Please use this identifier to cite or link to this item: http://dx.doi.org/10.23668/psycharchives.4456
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dc.rights.licenseCC BY-SA 4.0-
dc.contributor.authorBorchers, Conrad-
dc.contributor.otherEder, Thérése-
dc.date.accessioned2021-01-12T09:31:02Z-
dc.date.available2021-01-12T09:31:02Z-
dc.date.issued2021-01-12-
dc.identifier.citationBorchers, C. (2021). How Effective is Reflective Search? A Time Slice Analysis of Dentistry Students’ Visual Search Strategies and Pupil Dilation during the Diagnosis of Radiographs. PsychArchives. https://doi.org/10.23668/PSYCHARCHIVES.4456en
dc.identifier.urihttps://hdl.handle.net/20.500.12034/4035-
dc.identifier.urihttp://dx.doi.org/10.23668/psycharchives.4456-
dc.description.abstractThis study intends to analyze already collected data of dentistry students of varying semesters diagnosing Orthopantomograms (OPTs) that feature dental anomalies. We plan on sampling all data that included 10 trials of 90 s of students searching for anomalies in such OPTs. We seek to investigate fixation gaze measures across time slices, specifically in earlier and later stages of trials. Through this, we intent to compare models from related disciplines in medical diagnosis, namely the Nodine & Kundel Model (1987), with our data. We also plan on investigating the utility of pupil dilation across time slices in predicting anomaly detection, expanding on previous finding linking pupil dilation to expertise in radiograph diagnosis (Castner et al., 2020). For our time slice analysis, we define earlier and later trial stages as the first and last 30 s of trials respectively. For a more fine-grained analysis, we plan on investigating slices of 9 x 10 s individually. Since the literature does not suggest specific time slice sizes to investigate, we expect these analyses to inform future research questions. Our hypotheses for the comparison of early and late trial stages are guided by previous research investigating visual search strategies of experts in medical diagnosis: First, we expect earlier stages of diagnosis to be characterized by more and shorter fixations than later stages (Hypothesis 1). Secondly, we conjecture that pupil dilation is especially predictive of diagnostic performance in later trials – indicating cognitive load during a reflective search strategy (Hypothesis 2). In short, this study has important implications for future medical eye-tracking research methodology, as we expect to find time slicing to be informative about student’s visual search strategies.-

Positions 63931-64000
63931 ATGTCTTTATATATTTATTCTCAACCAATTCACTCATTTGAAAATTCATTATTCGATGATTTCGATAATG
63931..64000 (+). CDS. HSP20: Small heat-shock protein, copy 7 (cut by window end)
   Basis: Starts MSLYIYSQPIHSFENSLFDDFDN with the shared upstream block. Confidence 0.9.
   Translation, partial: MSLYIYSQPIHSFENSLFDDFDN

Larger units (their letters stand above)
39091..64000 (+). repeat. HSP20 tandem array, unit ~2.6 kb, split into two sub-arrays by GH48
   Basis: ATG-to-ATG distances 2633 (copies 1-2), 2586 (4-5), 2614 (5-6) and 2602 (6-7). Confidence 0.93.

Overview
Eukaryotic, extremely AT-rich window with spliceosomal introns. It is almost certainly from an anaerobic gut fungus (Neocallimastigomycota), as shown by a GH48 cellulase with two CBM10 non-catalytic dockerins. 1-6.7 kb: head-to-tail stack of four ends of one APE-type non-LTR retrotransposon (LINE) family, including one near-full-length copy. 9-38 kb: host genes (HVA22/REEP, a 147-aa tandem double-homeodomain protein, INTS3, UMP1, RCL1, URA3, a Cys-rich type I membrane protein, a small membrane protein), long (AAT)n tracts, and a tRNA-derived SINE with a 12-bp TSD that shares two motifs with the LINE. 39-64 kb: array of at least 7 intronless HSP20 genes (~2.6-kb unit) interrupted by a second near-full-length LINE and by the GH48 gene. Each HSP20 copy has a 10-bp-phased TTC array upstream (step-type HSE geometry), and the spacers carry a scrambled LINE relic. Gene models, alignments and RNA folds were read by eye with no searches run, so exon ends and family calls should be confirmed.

dc.language.isoeng-
dc.publisherPsychArchivesen
dc.rightsopenAccessen
dc.rights.urihttps://creativecommons.org/licenses/by-sa/4.0/-
dc.subject.ddc150-
dc.titleHow Effective is Reflective Search? A Time Slice Analysis of Dentistry Students’ Visual Search Strategies and Pupil Dilation during the Diagnosis of Radiographsen
dc.typepreregistrationen
dc.description.reviewunknownen
dc.description.pubstatusotheren
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